So many peaks – so little time. This was our lament upon leaving Juneau, Alaska. My wife and I could have easily lingered here for a week or more doing little more than hiking trails and drinking in the landscape. But alas, this was only a one-day port of call on our packaged tour. Thirteen of us on a family vacation to tour the inside passage, and two national parks. Sue and I love to hike most of all, but we got very little opportunity to do so while on this combined cruise and land tour. This hike was only a sampling of the offerings available should we decide to return to Juneau sometime without an itinerary, which I would be thrilled to do.
The city and borough of Juneau, situated on Alaska’s panhandle, has a total area larger than the states of Rhode Island, or Delaware, and nearly as large of both of them combined, with a population of only 30,711 by the last census. Juneau is the capital city of Alaska despite the fact that there are no roads or rail system leading here. The only access being by sea or air, the area is dominated by steep peaks ranging up to 4000 feet above the harbor.
The Mt. Roberts Trail normally begins by climbing a flight of stairs on a city street. Some of the areas on the outskirts of the city center are so steep that there are stairs leading between streets. A section of the lower trail was damaged by a recent rockslide, so there was a slight detour around using the unpaved Basin Road. This road provides access to the historic Perseverance Trail, and the Mt Juneau Trail, which climbs 3500 feet in only 2 miles, and links with many other tempting backcountry trails.
The lower trail begins within rainforest terrain, primarily spruce with some aspen, hemlock, and cottonwoods. They measure rainfall here in feet, not inches. The understory is dominated by the very leafy and thorny devil’s club, and lots of small fern species, moss and lichen. The trail is in good shape, and graded with switchbacks so it’s not wicked steep. Actually this entire section could be skipped by taking the tram up to a restaurant, bar, and gift shop located at 1760 feet. The round trip is 25$, but there is also a hiker option to ride the tram down only for 5 bucks. The summit is 4.5 miles and 3819 feet in elevation gain.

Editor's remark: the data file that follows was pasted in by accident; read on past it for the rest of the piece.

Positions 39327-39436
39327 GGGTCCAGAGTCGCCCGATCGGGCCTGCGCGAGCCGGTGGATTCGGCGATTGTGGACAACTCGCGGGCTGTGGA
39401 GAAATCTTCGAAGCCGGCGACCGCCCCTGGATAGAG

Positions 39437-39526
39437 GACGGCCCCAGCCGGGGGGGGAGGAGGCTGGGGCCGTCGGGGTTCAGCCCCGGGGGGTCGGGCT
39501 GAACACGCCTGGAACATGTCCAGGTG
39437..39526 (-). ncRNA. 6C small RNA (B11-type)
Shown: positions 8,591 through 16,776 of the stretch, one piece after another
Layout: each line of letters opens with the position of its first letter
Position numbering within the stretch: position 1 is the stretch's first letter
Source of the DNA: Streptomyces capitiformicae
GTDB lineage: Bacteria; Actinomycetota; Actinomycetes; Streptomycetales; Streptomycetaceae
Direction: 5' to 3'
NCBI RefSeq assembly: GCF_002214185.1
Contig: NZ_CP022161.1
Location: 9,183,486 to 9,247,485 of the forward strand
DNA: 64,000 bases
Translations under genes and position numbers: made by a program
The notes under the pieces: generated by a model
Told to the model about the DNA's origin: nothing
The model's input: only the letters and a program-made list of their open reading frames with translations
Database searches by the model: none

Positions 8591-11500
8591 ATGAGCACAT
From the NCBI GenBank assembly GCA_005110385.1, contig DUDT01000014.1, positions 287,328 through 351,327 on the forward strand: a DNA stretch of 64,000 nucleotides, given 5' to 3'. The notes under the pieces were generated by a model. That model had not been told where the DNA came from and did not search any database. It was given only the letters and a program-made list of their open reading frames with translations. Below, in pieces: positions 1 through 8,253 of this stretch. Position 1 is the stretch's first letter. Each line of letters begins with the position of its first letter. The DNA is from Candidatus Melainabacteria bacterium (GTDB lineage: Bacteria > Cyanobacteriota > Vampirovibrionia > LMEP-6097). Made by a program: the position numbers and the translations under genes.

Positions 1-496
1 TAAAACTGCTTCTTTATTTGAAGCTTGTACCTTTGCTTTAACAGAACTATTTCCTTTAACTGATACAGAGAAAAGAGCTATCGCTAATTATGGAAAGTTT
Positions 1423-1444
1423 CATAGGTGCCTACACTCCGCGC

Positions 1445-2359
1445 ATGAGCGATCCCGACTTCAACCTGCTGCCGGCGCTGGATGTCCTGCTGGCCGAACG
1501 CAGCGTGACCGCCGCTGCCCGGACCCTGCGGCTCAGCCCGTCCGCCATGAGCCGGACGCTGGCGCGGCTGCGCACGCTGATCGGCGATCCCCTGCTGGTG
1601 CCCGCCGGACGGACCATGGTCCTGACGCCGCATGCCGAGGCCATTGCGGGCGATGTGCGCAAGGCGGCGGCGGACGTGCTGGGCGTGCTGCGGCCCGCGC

Once above the tree line, the views are simply breathtaking. Our ship docked very early in the morning and all aboard was at 8:00 PM. It was pure luck that we got a mostly clear day. It was foggy in the morning but later on it cleared, with intermittent patches of misty fog drifting through. The clearing pockets revealing snowy peaks in all directions, panoramic vistas, and a stunning view down to Gastineau channel and the city of Juneau. I wish I could bottle the smell of the crystal clean air. We were at the very end of the wildflower season, but there were still plenty enough around to complement the experience nicely. There are black bears in this area, but we never observed any evidence of them. We did see a lot of grey marmots, spruce grouse, and forest birds. There were still a few patches of snow on the highest trail sections, but nothing requiring special gear. We chose the option to take the tram down to save time because Sue really wanted to attend a talk/presentation and book signing by Libby Riddles, the first female to win the Iditarod dogsled race. But it was hard not to linger longer at the peak. This whole area is gorgeous and doesn’t get oppressively cold, but does get copious amounts of rain. Click here to view my flickr pix. My brother-in law Dave was on a similar hike the same day only they took the tram. Click here to view Dave's pictures (www.pixseal.com).
Click here to read a follow-up post from our hike on the same trail in 2011.